CoB warns of graft surge in health, economic crises

By Lewis Njoka
Friday, March 26th, 2021
National Assembly Health Committee led by its chair Sabina Chege at KEMSA warehouse in Embakasi
In summary

Lewis Njoka @LewisNjoka

A surge in corruption is expected to depress Kenya’s economy further worsening growth in 2021 on the back of an estimated Sh560 billion virus inflicted erosion of gross domestic product (GDP) last year.

Controller of Budget (CoB) Margaret Nyakang’o says corrupt individuals are taking advantage of the current health and economic crises to engage in illicit deals, noting that many agencies used the Covid-19 pandemic to engage in discretionary expenditure.

“When the economy is stressed, as ours is right now, finance management cannot be done properly and is reduced to just cash flow management,” Nyakang’o said yesterday during a national taxpayers forum.“Whenever there is a crisis, there is likely to be corruption,” she added.

Amount of cash

With taxpayers estimated to have lost unknown amount of cash last year when Kenya Medical Supplies Authority (Kemsa) procured Covid-19 related items estimated at Sh7.8 billion without following the due process, fears abound that the third pandemic wave could signal another circle of looting.

The CoB who spoke when she attended a virtual conference on corruption organised by the National Taxpayers Association urged government agencies to uphold financial integrity as claims of plunder of taxpayers resources were unveiled.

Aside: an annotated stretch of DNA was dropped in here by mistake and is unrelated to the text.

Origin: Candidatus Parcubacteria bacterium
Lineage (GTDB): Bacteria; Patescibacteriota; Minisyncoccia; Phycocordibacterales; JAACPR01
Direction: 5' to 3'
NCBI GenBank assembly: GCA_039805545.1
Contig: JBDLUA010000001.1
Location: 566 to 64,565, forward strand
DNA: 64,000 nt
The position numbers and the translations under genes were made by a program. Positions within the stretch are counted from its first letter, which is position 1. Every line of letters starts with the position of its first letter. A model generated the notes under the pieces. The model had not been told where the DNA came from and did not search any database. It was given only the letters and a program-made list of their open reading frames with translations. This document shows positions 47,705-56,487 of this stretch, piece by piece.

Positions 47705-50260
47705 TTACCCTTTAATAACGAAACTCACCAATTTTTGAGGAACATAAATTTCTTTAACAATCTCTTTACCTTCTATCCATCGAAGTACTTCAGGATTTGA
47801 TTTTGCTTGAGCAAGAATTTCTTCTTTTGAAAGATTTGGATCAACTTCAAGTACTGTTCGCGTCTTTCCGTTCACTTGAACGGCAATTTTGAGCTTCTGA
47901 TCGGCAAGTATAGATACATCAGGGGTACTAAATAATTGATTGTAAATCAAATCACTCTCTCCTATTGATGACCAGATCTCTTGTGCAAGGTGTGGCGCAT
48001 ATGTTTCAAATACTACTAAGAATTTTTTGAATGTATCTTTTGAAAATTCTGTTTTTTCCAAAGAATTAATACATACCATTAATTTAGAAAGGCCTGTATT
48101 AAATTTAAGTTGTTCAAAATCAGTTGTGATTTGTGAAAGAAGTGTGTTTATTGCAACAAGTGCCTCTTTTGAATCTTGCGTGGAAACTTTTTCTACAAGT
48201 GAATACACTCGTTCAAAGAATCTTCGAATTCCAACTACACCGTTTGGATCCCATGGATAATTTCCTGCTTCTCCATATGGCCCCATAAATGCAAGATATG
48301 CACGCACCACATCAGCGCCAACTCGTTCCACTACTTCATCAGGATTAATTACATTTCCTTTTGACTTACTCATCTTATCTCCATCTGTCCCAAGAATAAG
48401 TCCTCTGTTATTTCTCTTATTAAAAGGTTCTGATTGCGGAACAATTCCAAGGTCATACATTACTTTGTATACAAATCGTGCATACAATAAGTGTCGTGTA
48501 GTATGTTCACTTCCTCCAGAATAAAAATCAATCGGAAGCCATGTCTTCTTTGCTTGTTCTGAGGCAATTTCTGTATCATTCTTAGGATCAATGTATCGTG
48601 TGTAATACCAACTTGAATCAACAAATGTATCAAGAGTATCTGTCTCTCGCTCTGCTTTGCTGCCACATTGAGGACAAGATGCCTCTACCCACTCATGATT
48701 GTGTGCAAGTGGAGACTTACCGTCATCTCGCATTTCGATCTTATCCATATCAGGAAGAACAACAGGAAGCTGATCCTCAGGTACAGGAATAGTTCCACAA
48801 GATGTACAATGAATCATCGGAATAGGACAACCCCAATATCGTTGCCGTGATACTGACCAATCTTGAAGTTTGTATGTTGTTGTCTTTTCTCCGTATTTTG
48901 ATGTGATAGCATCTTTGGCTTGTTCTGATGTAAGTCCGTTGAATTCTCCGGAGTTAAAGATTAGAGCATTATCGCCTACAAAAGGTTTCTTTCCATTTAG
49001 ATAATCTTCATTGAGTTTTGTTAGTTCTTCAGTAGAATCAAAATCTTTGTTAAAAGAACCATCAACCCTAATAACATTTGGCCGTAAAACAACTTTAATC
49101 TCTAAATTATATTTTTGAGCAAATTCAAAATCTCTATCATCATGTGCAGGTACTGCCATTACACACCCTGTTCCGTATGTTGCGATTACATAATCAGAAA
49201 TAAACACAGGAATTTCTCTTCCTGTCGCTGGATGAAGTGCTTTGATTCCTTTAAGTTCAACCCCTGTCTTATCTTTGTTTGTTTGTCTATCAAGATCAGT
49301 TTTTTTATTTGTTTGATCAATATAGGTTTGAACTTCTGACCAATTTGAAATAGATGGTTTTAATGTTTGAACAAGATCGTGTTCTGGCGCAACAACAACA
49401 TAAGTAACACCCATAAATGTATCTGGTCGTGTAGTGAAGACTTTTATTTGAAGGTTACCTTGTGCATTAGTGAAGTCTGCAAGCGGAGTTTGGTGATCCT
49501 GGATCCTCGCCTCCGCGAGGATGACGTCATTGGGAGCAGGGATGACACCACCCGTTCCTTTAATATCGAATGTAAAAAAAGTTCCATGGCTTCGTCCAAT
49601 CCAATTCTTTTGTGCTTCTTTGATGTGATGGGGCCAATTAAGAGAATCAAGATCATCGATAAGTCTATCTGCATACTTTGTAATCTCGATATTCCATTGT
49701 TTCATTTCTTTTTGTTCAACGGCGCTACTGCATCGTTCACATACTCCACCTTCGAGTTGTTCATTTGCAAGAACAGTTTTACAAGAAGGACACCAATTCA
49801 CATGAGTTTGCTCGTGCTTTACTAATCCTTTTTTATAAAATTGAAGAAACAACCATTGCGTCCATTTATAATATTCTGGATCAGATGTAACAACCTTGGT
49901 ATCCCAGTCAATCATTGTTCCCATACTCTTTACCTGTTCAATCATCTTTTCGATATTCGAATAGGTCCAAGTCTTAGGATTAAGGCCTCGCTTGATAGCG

“If you look at the issues being investigated by the Auditor General, I can tell you about 90 per cent relate to procurement,” said Sammy Kimunguyi, the deputy director of audit in the office of the Auditor General.

Reports released from the Auditor General in September last year showed that 23 ministry departments and agencies could not account for Sh16.6 billion expenditure in the financial year to June 2018.

The department and agencies failed to provide payment vouchers and records on receipt of delivered goods to support the expenditure.

While this does not necessarily mean the money was lost, it is good reason for taxpayers to get concerned.

Kisumu Town East Member of Parliament, Shakeel Shabbir called for the simplification of the country’s tax system saying the current one was complex, illogical and prone to corruption.

He said Kenya needs to do away with inefficient tax structures that have evolved over time entrenching corruption.

“Here, the taxman is considered someone you can buy. Does corruption slow down tax collection? Yes, it does,” Shabbir said.

He lamented the slow pace at which reports by the Auditor General are produced saying by the time a report is released the people involved have already covered the tracks.

Perceptions index

“Auditor General’s reports are historic. What are you going to do two years down the line,?” he posed.

He called for swift and decisive action against those implicated in corruption saying so doing would deter future incidences.

A 2019 Corruption Perceptions Index by Transparency International ranked Kenya position 137 out of 180 countries meaning the country still has a long way to go in curbing corruption.

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